6. That may mean some initial rebuilding to make single family neighborhoods more like the mixed use streetscapes of the past – but we must adopt a paradigm more like that of the Amish to accomplish this: everybody chips in labour free of charge to build each building, renovate each garage or basement into a viable business space, one at a time if need be, until the whole group is done. This only works with a certain economy of scale – meaning there will have to be cooperation and tolerance, again. The only cost would be materials, and even some of that could be obtained by donations. We can no longer rely on interest-based financing to get things done. We will have to remake our dysfunctional neighborhoods into viable communities with our own two hands – waiting around for someone else to do it for us isn’t going to work.

7. In fact, co-ops are going to have to be a big part of our new lives – no money involved. We need much more cooperation and much less isolation - home school coops instead of commercial-type day schools, babysitting coops, eldercare coops instead of nursing homes, men’s and women’s Kollel co-ops instead of paying tuition, and so on. “Social societies” for various community needs are going to have to return to life in a big way – not based so much on monetary donations, either, but with everybody pitching in.

8. For things that don’t “co-op” well, such as semi-professional services, repairs, etc., many groups and small towns have developed their own paper “currency,” that is earned by volunteering and contributing time and effort in various ways, to be spent at local shows of other service currency participants. It’s a glorified barter system, basically – and perfectly legal. You earn by contributing your skills, and redeem your points/credits for skills you lack.

To combat peak oil, we must first and foremost arrange our lives to avoid dependence on automobiles or busses that use gasoline and diesel, as well as other odds and ends we may have that use gas.

9. For those with “outside world” employment (and as many men as can be need to be, to bring money into the community that hopefully stays here!) getting to and from work must be the top priority – that means finding a home near where you work, or within walking distance of a mass transit line. For those rebuilding their own communities along older mixed use styles – persistent lobbying for streetcar service and/or bus routes is essential to serve the ground floor shops/stores. If need be, expand or start your own service – with electric busses and trolleys.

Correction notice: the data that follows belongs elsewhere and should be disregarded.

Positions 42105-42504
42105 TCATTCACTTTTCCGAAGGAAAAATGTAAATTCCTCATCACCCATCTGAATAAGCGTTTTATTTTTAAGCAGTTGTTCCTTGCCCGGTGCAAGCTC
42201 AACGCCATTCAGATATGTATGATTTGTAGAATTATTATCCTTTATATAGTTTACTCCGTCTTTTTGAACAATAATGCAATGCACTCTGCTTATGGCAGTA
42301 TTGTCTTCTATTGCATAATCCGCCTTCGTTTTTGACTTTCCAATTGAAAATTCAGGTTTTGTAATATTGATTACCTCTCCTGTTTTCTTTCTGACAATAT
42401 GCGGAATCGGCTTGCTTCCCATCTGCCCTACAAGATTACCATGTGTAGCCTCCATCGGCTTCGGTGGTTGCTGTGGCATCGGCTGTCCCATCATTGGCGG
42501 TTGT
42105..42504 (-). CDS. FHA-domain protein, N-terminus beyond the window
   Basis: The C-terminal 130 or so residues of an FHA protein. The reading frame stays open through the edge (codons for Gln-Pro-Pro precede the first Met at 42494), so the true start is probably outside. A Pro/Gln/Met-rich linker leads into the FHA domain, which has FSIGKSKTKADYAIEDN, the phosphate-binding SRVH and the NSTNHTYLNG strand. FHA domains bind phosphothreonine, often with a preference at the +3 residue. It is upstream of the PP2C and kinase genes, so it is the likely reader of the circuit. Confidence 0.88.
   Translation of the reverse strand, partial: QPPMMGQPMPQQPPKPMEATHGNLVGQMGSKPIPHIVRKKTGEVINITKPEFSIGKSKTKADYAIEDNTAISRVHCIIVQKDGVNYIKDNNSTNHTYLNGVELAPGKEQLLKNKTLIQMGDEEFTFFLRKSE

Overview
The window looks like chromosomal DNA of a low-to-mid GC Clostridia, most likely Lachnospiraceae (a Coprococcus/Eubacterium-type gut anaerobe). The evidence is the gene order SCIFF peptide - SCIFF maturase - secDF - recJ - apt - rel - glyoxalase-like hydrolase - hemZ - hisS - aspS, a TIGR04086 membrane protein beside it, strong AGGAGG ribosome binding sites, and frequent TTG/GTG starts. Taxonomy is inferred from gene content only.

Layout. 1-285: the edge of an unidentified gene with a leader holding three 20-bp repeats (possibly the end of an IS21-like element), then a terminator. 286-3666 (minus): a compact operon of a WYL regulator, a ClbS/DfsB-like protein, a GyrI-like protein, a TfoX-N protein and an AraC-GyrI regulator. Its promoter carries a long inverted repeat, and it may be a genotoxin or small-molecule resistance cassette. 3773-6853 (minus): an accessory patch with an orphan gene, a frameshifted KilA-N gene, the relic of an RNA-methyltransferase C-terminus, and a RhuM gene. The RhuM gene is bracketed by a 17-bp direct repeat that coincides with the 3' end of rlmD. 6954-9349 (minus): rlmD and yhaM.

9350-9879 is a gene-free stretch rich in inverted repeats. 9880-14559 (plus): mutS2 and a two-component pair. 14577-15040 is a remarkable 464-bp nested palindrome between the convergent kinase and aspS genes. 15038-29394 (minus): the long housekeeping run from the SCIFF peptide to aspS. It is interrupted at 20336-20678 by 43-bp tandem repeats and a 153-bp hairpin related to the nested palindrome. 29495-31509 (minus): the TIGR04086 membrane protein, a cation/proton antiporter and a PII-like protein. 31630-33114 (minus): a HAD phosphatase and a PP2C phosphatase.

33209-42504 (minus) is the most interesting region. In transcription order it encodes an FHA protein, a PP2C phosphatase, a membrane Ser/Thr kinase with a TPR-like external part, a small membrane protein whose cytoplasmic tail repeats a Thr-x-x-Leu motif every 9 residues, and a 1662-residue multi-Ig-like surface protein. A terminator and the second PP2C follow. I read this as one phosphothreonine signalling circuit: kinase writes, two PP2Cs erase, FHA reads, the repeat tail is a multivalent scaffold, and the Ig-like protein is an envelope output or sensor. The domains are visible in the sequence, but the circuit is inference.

Needless to say, that means a sufficient number of young men are going to need to have secular degrees in actual fields of knowledge for market-rate employment jobs to accomplish this influx of wealth to the community.

10. The homes must also be located within walking distance of grocery stores, bakeries, and specialty food shops – preferably family owned businesses run by neighbors! - and open space allocated for a farmer’s market, too. Or vice versa – shops and stores are going to have to inhabit some space on residential blocks. We must also make wagons and coolers for getting the groceries back to the house: European style wheeled shopping bags, backpacks and cloth grocery bags – and recognize that buying a week or twos worth of groceries at once is not really going to be possible anymore. We’re going to have to move to a more European and Near Eastern style of grocery shopping – every day or two.

11. Obviously, with walking or biking to get groceries, medicines, personal and household goods becoming a much bigger part of our lives without SUVs, Mom’s focus is going to have to be in managing the home, business and personal paperwork, running errands, caring for children and parents, and participating in co-ops or manning the store/shop while Dad is doing his co-op duties. Older children will also be involved – it really has to be a family effort.

12. Home gardening is going to have to make a comeback, also. Herbs and spices, some veggies and fruit trees or bushes - if you have a yard don’t waste an inch of it on grass, unless you have a few chickens or goats for eggs and milk. You can’t eat the grass. Plant something you can eat. Make jam and sell it or trade it. Dry herbs. Freeze veggies.

13. We must learn to make and maintain things like “reel” mowers and other non-electric yard and garden tools – and train the neighborhood boys how to use them. They can help with the chores at home and earn co-op points (or maybe even a small bit of cash) helping busy or elderly neighbors. Which brings me to another point – in reality, every kid over 14 should be contributing to the family budget in some way, even if it’s just an hour or so a day.